He further elaborates that the added value of a collection often varies with the point of view. "A CFO might point out how it increases the company's worth, while a CEO emphasizes the concept behind it," says he. "An employee might be enthralled by the accessibility of art in the workspace, while with clients and external communication the collection is part of the Corporate Responsibility Activities."

 

Beyond investing in a company art collection, AXA ART partners with international Art Fairs like TEFAF, Art Basel and local fairs, networking with collectors and connoisseurs. Kuklinski sees this strategy as a way to connect directly with his clients. By extending their engagement with art beyond the confines of their offices and online, AXA ART can also leverage this opportunity to display their competence in what their clients value most: security and expertise.

 

In order to showcase its knowledge further, the company also engages in bigger projects, like supporting artist Heinz Mack's Sky Over Nine Columns that was shown in multiple locations like New York and Venice during the Biennale in 2015. "Taking part in the sponsoring and logistics of this project gives us the opportunity to show our skills to a wide audience," explains Kai Kuklinski, "This kind of commitment goes beyond mere sponsoring. Insurance is part of it and not just the writing of a cheque. We want to be a partner who benefits the program, rather than just a sponsor"

 

Kai Kuklinski - CEO AXA ART Global

 

With a long-term perspective in order to preserve today's cultural heritage for tomorrow's generations, AXA ART has invested in a variety of research projects.

 

And cooperating with partners also gives new impulses to the company. For example, AXA ART works together with Fineartmultiple. The Start-Up offers valuable multiples on an online-marketplace and is currently adding services for galleries and clients on the internet. "For AXA ART it is not just about providing money and contacts, but also "about learnings for us as a company," explains Kuklinski .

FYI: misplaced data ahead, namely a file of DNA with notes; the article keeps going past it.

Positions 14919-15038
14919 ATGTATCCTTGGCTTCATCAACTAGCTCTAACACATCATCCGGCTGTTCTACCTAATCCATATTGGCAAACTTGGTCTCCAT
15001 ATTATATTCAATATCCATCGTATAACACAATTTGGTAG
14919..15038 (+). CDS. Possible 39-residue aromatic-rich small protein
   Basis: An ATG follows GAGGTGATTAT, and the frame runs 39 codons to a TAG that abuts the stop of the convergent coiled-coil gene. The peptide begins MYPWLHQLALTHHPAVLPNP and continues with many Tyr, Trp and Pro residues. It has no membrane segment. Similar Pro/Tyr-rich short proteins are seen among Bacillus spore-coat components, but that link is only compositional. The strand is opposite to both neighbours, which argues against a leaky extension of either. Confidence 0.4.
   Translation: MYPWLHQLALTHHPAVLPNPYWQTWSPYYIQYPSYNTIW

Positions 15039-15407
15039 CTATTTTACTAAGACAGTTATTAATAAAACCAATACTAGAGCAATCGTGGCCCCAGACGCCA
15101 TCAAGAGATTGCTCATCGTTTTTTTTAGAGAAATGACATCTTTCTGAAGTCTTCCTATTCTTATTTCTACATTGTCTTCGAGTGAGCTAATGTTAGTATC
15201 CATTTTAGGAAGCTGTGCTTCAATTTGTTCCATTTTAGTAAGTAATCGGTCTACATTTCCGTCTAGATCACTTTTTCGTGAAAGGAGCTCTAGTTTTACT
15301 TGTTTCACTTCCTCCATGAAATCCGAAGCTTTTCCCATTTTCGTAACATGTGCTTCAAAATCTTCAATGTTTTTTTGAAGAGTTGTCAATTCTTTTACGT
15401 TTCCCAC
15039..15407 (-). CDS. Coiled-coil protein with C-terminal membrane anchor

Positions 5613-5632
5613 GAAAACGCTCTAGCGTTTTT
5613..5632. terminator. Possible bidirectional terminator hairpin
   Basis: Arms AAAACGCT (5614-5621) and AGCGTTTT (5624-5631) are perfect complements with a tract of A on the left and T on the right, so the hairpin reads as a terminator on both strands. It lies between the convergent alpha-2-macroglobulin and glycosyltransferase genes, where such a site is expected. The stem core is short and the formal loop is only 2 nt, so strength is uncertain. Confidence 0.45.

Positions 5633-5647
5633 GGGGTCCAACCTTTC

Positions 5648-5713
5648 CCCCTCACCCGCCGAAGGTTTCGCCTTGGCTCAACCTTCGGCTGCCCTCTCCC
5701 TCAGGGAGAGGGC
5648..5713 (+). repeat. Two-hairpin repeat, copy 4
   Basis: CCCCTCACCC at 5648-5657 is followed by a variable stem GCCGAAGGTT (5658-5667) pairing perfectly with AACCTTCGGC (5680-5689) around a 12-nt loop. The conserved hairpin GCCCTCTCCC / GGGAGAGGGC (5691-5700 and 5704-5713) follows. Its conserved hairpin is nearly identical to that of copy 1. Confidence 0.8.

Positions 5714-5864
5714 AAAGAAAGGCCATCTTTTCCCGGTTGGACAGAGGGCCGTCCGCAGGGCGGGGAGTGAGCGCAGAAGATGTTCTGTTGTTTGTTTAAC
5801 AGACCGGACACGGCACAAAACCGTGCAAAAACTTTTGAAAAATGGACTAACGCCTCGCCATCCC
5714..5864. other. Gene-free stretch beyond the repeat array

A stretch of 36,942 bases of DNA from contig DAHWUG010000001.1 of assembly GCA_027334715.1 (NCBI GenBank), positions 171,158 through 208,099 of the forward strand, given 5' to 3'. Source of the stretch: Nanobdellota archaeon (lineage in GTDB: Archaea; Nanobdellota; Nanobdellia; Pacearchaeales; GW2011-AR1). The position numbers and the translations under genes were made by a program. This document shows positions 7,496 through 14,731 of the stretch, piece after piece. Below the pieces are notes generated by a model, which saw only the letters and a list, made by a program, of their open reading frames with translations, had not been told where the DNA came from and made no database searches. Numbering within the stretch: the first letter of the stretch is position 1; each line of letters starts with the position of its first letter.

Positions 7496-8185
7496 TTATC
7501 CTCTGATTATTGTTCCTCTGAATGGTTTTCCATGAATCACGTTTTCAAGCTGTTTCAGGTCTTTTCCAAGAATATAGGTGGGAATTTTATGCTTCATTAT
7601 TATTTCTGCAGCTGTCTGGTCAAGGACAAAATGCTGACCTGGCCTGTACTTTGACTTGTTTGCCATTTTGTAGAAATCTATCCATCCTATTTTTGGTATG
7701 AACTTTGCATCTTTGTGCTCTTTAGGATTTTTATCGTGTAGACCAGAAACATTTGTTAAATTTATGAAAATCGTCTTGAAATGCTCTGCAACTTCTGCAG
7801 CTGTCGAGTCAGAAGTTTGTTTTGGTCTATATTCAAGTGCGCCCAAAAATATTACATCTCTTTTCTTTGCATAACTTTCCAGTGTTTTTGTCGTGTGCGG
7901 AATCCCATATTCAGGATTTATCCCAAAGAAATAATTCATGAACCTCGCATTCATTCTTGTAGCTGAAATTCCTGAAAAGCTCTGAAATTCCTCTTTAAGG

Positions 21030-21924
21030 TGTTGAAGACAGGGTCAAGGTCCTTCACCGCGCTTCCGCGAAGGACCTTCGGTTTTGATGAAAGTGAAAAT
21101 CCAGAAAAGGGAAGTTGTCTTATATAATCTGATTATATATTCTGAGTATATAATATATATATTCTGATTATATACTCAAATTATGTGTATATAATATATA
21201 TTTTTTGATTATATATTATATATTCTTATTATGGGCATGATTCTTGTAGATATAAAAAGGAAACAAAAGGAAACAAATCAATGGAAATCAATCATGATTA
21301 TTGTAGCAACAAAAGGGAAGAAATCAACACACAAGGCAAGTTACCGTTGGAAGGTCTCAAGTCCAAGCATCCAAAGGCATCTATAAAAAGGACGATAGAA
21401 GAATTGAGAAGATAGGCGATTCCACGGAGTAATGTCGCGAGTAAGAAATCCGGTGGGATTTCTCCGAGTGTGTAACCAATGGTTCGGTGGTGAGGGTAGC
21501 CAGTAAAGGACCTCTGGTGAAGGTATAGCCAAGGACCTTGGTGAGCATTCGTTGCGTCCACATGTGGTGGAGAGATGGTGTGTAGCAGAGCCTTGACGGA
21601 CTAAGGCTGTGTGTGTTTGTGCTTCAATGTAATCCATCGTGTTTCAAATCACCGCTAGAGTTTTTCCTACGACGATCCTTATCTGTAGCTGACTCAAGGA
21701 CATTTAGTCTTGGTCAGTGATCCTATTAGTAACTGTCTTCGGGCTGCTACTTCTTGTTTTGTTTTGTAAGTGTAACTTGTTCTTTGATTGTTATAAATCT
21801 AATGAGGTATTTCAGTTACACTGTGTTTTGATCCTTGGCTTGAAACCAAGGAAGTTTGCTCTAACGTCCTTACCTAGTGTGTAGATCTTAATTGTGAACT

A four-point roadmap

Finally, asked what advice he would give another company that wants to start a company collection or even an art program, Kuklinski offers a clear roadmap based on his extensive experience in the world of art. He believes that there are three key questions that a company must answer: First, you have to think about what objective you want to achieve, says he. Second, and perhaps most importantly, you have to go all in - there are no half measures once you have started the project. Third, think about a productive way to embed the art into your company, he recommends. And fourth, "I have to say this as an insurance guy," laughs Kuklinski, "Think about how to insure it!"

 

Venice: Heinz Mack, The Sky Over Nine Columns, 2014, Isola San Giorgio Maggiore, Venice, realized by Beck & Eggeling International Fine Art and Sigifredo di Canossa, Photo: Alessandra Chemollo

 

 

Interview: Dr. Ellen-Andrea Seehusen

Text: Dr. Ellen-Andrea Seehusen, Julian Stalter

Photos: © AXA ART

 

The installation The Sky Over Nine Columns by Heinz Mack is a project by the Ralph Dommermuth Foundation for Art and Culture, which is managed by Beck & Eggeling International Fine Art.